In fact, after two years of vaccine distribution, the state broadcaster this week also published one of its first articles chronicling widespread vaccine injuries. The article acknowledged that those suffering from adverse effects also deal with “silence” and “stigma” as a result of the overly politicized tone set by Ottawa.

In Ontario, 164 former health care workers rallied to let the public know that, while the provincial health care system buckles under immense pressure and nurses are shipped in from other parts of Canada, there are hundreds of workers that were terminated because of vaccination mandates – and to the surprise of most – they are still not permitted to resume their careers.

In Alberta, Premier Danielle Smith has commissioned a Public Health Emergencies Governance Review Panel which will “review the legislation that guided Alberta’s response to COVID-19 and recommend changes to improve the handling of future public health emergencies for Albertans.”

NCI Spokesperson

On that note, Preston Manning will be stepping away from his role as spokesperson for the NCI to chair the Alberta review. The NCI welcomes this positive initiative by Premier Smith and believes the people of Alberta will be well-served by the appointment of Mr. Manning as Chair. Taking over for Manning is acclaimed investigative journalist Trish Wood. Wood worked for 10 years on CBC’s Emmy Award-winning Fifth Estate before exposing the heartbreaking stories of Iraq War veterans in What Was Asked of Us and later pioneering the modern renaissance of true-crime storytelling. This experience has allowed her to hone the kind of unapologetic critical thinking and investigative skills that she will bring to bear in this role.

Hearing Details

Plans for the Inquiry’s in-person hearings – supplemented by virtual participation – are now being finalized. The first hearings will be in Atlantic Canada e.g. Truro/Nova Scotia, March 16,17,18 and Montreal/Quebec, 22, 23, and 24 of March.

Additionally, the Inquiry has appointed its first two commissioners. They are Bernard Massie and Ken Drysdale.

Invitations will soon be sent to government officials at all levels across the country. These individuals will be invited to provide their perspectives and reflect on the decisions that were made.

Invitations are also extended to experts in the areas of economics; health care; mental and physical wellbeing; constitutional expertise; learning; and any other area significantly affected by pandemic response at any level. The Inquiry is also welcoming non-experts with personal stories that will help illuminate any unarticulated and overlooked shortcomings in the government responses. As demonstrated in the article reference above, there are many Canadians who feel silenced and stigmatized.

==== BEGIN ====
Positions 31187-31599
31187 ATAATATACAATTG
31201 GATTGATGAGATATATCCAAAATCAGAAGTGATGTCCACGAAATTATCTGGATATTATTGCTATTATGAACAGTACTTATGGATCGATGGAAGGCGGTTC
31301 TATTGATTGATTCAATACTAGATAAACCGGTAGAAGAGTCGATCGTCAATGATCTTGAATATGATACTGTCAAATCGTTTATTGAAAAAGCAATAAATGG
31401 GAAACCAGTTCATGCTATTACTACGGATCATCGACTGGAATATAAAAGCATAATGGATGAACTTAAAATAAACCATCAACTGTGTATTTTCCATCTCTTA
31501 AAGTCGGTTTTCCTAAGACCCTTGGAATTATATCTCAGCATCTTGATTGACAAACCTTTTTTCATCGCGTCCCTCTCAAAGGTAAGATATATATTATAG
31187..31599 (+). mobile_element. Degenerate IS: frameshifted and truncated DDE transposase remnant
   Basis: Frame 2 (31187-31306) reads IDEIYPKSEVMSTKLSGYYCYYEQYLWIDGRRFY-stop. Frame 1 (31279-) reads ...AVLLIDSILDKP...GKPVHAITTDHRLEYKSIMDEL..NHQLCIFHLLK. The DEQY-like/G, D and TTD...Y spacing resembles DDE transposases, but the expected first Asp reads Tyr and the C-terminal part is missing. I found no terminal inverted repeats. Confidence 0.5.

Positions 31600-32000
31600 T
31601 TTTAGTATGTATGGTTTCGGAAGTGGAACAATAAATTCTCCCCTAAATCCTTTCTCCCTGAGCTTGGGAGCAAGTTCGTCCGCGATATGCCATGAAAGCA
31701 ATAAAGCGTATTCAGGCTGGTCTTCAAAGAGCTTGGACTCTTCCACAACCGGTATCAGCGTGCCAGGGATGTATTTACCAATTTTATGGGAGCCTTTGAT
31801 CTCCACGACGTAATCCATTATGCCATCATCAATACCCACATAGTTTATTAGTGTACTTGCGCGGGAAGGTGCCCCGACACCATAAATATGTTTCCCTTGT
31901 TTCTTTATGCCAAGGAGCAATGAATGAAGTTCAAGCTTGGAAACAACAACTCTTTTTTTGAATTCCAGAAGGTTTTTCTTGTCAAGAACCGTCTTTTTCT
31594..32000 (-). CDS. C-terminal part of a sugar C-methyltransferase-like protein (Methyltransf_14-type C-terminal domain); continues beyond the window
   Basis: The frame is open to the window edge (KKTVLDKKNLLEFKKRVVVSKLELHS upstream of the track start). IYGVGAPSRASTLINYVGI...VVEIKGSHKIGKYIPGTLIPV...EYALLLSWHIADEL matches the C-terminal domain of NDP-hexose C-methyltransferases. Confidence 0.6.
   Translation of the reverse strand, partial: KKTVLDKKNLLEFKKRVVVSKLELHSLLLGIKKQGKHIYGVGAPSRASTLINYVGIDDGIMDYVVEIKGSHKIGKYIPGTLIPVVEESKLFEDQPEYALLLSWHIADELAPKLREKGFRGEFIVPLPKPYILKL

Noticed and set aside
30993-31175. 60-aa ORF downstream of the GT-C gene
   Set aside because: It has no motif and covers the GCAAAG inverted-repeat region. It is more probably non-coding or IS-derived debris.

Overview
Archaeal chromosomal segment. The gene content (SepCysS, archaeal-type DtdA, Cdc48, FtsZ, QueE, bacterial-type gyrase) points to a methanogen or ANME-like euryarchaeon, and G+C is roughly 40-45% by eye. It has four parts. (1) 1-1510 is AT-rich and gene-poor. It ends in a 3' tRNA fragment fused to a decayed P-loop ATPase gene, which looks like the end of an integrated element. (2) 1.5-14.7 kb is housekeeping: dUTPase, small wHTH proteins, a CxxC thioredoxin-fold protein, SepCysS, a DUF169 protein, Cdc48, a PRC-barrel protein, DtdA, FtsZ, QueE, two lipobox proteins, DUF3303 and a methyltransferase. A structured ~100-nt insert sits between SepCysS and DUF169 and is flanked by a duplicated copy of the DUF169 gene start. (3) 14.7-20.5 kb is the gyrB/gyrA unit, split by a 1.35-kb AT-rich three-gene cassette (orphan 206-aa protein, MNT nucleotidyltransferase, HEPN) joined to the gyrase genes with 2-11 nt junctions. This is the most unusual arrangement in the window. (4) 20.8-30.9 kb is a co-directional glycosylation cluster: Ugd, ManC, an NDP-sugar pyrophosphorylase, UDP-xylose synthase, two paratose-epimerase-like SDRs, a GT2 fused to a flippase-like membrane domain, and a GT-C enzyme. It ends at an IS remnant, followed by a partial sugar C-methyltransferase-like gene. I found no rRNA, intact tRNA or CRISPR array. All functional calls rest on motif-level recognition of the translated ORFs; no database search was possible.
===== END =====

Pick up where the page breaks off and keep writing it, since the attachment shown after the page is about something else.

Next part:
Take the example of Christian and Margarita

Immigrants from Mexico, they chose to start a life and a family here in Canada. Christian holds a PhD and was a lecturer at a prominent Canadian university. His wife was a program manager for a regional health authority.

After soberly considering their risk profile against the available data, as well as suspecting that the mRNA vaccination was incompatible with aspects of their faith, they chose to wait.

And in their situation, we see the unfortunate cascading effects of these poorly considered policies, developed in bureaucratic silos.

Christian and his wife – who worked from home, incidentally – were both put on indefinite administrative leave by their employers. Both streams of household income effectively removed.

And because of the Federal government’s policies, they were also deemed ineligible for any employment insurance.

Being immigrants, they also did not have family around them. In fact, their main community connections were from a church they attended. Unfortunately, they were also no longer allowed to attend worship services because of the imposition of the vaccine passport program by the provincial government.

At the time this happened, Christian and Margarita were also living on an island. Federal travel mandates left them effectively stranded.

In the span of a month, these highly skilled individuals – who had made Canada their new home – lost all income; were disqualified from any social assistance; lost their primary community support system; and could not even get on a plane to leave.

Now Christian and Margarita are in the process of returning to Mexico, where they have more confidence that the government will leave them in peace.

It is stories like this that will not be heard at an internal meeting between government officials and senior bureaucrats. It is stories like this that demand a citizen’s inquiry.

About the National Citizen’s Inquiry

NCI is a citizen-led and citizen-funded initiative that is completely independent from government. In early 2023, the NCI will hear from Canadians and experts and investigate governments’ COVID-19 policies in a fair and impartial manner. The NCI’s purpose is to listen, to learn, and to recommend. What went right? What went wrong? How can Canadians and our governments better react to national crises in the future in a manner that balances the interests of all members of our society?